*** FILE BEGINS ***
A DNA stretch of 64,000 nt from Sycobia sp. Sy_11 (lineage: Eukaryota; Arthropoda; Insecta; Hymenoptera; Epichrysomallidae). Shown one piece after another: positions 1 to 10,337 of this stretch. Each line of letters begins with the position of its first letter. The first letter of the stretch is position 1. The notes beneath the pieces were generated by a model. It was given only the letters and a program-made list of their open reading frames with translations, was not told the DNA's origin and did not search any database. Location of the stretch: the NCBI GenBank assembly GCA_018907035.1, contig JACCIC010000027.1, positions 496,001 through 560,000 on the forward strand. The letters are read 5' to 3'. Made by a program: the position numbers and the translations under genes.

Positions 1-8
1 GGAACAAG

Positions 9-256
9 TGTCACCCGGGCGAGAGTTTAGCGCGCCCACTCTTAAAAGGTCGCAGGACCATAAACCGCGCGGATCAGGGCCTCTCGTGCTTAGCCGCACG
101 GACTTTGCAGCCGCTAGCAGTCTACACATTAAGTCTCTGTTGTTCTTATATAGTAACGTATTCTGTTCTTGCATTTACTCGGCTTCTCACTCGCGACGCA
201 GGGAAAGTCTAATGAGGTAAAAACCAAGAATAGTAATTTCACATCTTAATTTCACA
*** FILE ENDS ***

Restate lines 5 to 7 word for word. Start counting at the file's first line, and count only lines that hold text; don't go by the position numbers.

9 TGTCACCCGGGCGAGAGTTTAGCGCGCCCACTCTTAAAAGGTCGCAGGACCATAAACCGCGCGGATCAGGGCCTCTCGTGCTTAGCCGCACG
101 GACTTTGCAGCCGCTAGCAGTCTACACATTAAGTCTCTGTTGTTCTTATATAGTAACGTATTCTGTTCTTGCATTTACTCGGCTTCTCACTCGCGACGCA
201 GGGAAAGTCTAATGAGGTAAAAACCAAGAATAGTAATTTCACATCTTAATTTCACA